On 4 May the Commander-in-Chief of the Air Force, Brigadier Juan Paulik, admitted to "serious errors" in the war against subversion. On the same day, the Commander-in-Chief of the Navy, Admiral Enrique Molina Pico, declared that the Navy had to recognise openly that there were "wrong methods which allowed unacceptable horrors."
Although President Carlos Menem initially rejected the confession of former military personnel, he recognized that the very serious charges made by Victor Ibañez "must be investigated". The President, who in 1990 passed a pardon for leaders of the military government, did not rule out the possibility of reviewing the bill to abrogate the Due Obedience Law passed in 1987 by the previous civilian government. While discarding this measure as a possibility to re-open penal action, Dr Julio Strassera, prosecutor in the 1985 trial of the military commanders who ruled Argentina, sees it as a legal opening for the court to order investigations on the final fate of the thousands of people who remain "disappeared".
INVESTIGATIONS UNDERTAKEN IN OTHER COUNTRIES
Legal proceedings in countries outside Argentina have been taking place against Argentine military personnel accused of human rights violations since the 1980s. Notably on 16 March 1990, a French Court of Justice found Alfredo Astiz, captain of the Argentine Navy, guilty in absentia, and sentenced him to life imprisonment for the illegal arrest, torture and kidnapping of two French nuns, Alice Domon and Leonie Duquet. The two nuns "disappeared" in Buenos Aires in December 1977. The French Judiciary issued an international order for his capture. The sentence, passed in France, has no practical effect on Argentine territory. Captain Alfredo Astiz was covered by the Due Obedience Law of 1987.
Reports in June, of a likely promotion of Captain Alfredo Astiz during 1995, generated a strong controversy. The Asamblea Permanente por los Derechos Humanos (APDH), Permanent Assembly for Human Rights, wrote to the Upper House of the Senate, which has to approve the promotion, reminding the House of Captain Astiz's human rights record.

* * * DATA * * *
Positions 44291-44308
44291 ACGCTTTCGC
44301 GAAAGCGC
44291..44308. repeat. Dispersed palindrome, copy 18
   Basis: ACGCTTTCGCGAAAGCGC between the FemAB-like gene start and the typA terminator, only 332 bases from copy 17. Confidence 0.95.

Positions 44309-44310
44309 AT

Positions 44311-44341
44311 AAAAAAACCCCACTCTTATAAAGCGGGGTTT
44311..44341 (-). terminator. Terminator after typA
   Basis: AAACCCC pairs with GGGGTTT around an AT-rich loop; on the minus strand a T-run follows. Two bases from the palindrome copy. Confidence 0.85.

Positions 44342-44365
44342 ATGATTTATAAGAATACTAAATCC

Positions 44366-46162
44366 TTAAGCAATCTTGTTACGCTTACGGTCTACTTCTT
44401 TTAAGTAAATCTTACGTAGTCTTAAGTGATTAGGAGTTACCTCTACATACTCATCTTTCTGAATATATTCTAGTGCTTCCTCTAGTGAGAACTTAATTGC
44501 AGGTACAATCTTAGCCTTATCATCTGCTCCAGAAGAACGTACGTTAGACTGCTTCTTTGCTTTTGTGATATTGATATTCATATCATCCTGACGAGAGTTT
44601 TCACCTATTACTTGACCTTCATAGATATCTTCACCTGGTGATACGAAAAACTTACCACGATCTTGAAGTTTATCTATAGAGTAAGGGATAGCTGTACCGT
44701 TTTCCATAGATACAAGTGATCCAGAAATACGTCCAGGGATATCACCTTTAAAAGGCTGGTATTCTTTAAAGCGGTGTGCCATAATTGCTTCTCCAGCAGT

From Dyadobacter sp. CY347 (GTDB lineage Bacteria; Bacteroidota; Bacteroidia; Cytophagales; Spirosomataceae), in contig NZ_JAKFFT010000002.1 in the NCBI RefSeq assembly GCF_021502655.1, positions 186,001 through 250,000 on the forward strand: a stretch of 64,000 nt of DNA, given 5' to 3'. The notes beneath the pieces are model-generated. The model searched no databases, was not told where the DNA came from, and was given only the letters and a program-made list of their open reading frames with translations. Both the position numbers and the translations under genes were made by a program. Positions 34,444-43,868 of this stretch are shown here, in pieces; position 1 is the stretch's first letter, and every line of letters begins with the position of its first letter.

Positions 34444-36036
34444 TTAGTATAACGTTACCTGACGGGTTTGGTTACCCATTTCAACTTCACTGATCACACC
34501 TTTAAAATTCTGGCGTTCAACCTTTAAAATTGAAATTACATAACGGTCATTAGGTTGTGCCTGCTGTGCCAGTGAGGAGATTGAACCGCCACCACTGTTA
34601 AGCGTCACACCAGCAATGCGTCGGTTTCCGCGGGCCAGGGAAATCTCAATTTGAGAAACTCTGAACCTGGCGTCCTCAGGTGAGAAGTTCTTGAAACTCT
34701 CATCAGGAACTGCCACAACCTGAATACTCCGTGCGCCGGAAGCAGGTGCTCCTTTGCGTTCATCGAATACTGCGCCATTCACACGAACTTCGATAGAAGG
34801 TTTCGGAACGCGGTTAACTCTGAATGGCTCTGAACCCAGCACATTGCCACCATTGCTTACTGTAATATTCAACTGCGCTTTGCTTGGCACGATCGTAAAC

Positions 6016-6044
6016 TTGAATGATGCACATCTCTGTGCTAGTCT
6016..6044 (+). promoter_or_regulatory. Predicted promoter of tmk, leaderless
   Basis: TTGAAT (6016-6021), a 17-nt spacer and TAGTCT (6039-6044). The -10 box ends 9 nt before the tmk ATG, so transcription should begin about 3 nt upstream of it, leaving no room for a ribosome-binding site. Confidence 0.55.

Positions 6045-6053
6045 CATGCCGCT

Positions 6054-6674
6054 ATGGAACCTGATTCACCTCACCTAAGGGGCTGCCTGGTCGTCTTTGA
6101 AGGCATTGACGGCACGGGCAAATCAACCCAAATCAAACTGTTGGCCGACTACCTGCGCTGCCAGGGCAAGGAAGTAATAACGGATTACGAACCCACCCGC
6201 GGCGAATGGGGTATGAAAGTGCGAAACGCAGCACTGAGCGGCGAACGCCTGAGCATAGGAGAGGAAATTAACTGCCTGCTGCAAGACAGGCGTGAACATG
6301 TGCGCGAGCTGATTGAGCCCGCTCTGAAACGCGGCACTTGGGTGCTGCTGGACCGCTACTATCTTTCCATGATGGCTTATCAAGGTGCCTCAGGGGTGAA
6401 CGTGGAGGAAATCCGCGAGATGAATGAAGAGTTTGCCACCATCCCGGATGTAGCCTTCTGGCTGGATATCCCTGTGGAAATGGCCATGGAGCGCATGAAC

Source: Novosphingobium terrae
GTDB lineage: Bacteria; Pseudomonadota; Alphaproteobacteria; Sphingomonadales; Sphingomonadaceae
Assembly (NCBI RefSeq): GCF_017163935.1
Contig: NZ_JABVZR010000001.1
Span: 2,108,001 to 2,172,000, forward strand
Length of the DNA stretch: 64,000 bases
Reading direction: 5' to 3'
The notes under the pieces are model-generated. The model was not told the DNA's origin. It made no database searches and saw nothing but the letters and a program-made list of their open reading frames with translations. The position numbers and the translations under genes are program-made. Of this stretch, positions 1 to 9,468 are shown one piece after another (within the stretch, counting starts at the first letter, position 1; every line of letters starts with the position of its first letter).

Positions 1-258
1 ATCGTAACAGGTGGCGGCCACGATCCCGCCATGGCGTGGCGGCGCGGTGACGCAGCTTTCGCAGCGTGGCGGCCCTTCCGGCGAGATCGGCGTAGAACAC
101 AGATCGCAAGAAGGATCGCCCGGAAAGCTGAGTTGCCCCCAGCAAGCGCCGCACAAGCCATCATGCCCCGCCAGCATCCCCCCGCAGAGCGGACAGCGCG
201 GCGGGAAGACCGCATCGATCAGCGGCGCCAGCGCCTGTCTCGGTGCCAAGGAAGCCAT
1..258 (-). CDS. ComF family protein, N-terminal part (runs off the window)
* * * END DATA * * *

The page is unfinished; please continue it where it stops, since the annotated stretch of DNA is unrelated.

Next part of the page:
Since 1983 an Italian court has been investigating the "disappearance" in Argentina of over 70 Italians and the kidnapping of about 10 children of Italian ancestry born in captivity during the military government . The Italian court compiled a list of 89 members of the armed forces whom it has accused of planning and carrying out the "disappearances", tortures and kidnappings. In February 1994 an Argentine Federal Appeals Court upheld an injunction to stop an Italian judge and a prosecutor who arrived in Buenos Aires from interviewing witnesses as part of the investigation in connection with the case.
While President Carlos Menem rejected the investigation by the Italian Court of a matter already tried by Argentine justice, and closed by the amnesty laws and presidential pardons, Argentine human rights organizations protested at the obstruction caused by the authorities of the legal progress of the case tried in Italy . It was also argued by human rights activists that international standards establish that crimes against humanity can be tried in any country, not only in the territory where they were perpetrated.
Amnesty International reminded the Argentine government of its responsibility to cooperate with Italian justice and to comply with the recommendations of the Inter-American Commission of Human Rights which in its report of October 1992, indicated that the Argentine government should adopt all necessary measures to clarify the events and individualize responsibility for the human rights violations that took place during the past military dictatorship.